"Even the smallest action can go a long way," she said.
She told her classmates to remember their lessons in kindness and selfless actions through special events at school, such as Kindness Week, Service Day and the Making it Cool 2 Be Kind campaign. Those acts of kindness and selfless actions, she said, would take graduates across the country and make Middleville known for “more than just McKeown sweet corn.”
Her speech to her classmates was filled with hometown humor painting a picture of the rural community.
She affectionately joked about high school Principal Tony Petersen’s instructions to students during Spirit Week. “He said, ‘Please be careful if you are driving your tractor to school tomorrow.’ Most people wouldn’t believe a school administrator would condone driving a tractor to school,” she said.
"Most of us dread the manure smells and being late to school because we got stuck behind a tractor," she said. "But this place smells and feels like home."
As a third-generation TK graduate, Cutlip said she’s proud to come from a community where there is so much support for the schools and where "every outsider is brought into the fold.” She said it’s also a place where “kids truly do come first.”
She offered classmates three pieces of advice: "One - always pass a tractor the first chance you get; two - be positive and have a positive attitude ...; three - be proud of who you are and where you come from."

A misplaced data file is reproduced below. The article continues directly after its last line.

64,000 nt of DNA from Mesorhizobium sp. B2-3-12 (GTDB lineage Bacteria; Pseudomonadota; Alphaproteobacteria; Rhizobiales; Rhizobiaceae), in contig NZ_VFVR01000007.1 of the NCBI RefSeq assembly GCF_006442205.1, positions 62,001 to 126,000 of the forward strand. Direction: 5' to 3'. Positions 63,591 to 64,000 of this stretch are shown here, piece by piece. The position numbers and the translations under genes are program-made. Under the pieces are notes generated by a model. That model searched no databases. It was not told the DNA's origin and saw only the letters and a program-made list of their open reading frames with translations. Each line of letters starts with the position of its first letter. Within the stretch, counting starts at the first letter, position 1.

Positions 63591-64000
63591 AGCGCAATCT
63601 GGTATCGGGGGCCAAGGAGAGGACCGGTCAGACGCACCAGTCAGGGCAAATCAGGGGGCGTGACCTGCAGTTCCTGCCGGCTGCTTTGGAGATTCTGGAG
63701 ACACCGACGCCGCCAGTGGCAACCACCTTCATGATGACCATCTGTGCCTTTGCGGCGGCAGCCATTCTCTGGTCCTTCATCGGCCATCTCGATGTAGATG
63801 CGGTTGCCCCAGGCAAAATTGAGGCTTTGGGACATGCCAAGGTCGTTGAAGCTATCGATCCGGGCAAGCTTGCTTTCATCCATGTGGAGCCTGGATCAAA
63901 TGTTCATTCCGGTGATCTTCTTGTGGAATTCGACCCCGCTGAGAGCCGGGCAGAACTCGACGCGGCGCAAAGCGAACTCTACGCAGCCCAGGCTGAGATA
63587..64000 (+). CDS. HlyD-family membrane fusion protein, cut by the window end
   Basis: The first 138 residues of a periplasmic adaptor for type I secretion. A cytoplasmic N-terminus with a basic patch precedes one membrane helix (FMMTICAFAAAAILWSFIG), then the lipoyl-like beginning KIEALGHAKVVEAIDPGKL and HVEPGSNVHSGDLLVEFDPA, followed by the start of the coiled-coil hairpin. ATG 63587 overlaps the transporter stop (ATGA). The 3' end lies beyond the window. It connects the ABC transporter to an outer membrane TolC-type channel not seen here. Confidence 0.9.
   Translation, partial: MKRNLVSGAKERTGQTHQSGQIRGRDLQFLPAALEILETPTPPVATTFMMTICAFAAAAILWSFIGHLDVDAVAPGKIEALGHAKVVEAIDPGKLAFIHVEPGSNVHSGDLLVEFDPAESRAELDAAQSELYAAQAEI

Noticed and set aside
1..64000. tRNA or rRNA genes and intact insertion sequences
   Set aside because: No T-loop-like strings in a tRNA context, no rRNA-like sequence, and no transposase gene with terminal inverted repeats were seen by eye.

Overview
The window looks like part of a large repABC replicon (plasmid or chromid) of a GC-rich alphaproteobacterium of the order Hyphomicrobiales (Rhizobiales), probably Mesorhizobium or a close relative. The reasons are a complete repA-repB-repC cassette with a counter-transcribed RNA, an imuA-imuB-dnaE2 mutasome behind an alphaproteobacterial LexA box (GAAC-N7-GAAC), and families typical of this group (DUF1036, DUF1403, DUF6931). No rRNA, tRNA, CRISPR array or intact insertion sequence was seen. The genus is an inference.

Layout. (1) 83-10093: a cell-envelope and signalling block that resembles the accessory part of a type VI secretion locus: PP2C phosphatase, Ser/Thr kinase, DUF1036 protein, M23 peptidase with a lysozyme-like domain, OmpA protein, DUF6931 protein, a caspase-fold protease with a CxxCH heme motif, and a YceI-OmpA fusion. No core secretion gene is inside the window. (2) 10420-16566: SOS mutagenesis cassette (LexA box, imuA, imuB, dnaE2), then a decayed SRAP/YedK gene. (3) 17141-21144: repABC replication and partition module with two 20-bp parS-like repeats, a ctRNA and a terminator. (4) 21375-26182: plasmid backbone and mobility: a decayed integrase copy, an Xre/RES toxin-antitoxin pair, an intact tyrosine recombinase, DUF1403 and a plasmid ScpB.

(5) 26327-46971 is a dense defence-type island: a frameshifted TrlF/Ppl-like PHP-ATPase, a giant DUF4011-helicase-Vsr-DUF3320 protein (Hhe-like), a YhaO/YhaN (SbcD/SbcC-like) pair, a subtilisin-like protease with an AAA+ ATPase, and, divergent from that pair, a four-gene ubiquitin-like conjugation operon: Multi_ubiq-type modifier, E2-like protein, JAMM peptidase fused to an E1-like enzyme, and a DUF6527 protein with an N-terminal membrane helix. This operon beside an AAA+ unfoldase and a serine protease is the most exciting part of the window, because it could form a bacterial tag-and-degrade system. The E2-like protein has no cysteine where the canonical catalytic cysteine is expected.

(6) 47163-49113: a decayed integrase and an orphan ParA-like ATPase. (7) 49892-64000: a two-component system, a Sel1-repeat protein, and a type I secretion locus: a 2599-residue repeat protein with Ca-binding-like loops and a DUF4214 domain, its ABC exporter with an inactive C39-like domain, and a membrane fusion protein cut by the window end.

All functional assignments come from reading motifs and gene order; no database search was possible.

And, she said, if all that fails, the class can live by its motto: "At least we tried."
High school English teacher Cary Saxton also addressed the class. She told the graduates as adults they will see good, bad and even boring times in their lives, but that they get to choose what they pay attention to and focus on in their lives.
As an English teacher, Saxton said she loves to learn new words. She found the word "pulchritudinous" and thought it was an interestingly ugly kind of word but one that actually means beauty.
She challenged the graduates to "find the beauty even in the moments that seem ugly."
She offered a quote from Margaret Atwood, a Canadian author: "You may not be able to alter reality, but you can alter your attitude towards it, and this, paradoxically, alters reality."
"You choose what defines you," she said.
Senior Adam Johanson welcomed the class and guests to the ceremony and Cass Kramer introduced Saxton. “It’s no secret we have the greatest staff here at TK,” Kramer said.
Senior class advisors Kevin Kane and Nelson Replogle read the class roll while members of the board of education handed out diplomas. Students then shook hands with retiring superintendent Tom Enslen, high school principal Tony Petersen and assistant principal Kelli Wegner.
Senior Tess Scheidel gave the closing remarks, and Sam Ogrodzinski led the seniors in the tassel ceremony, followed by the traditional throwing of caps and the symphonic band playing the school fight song for the seniors one last time.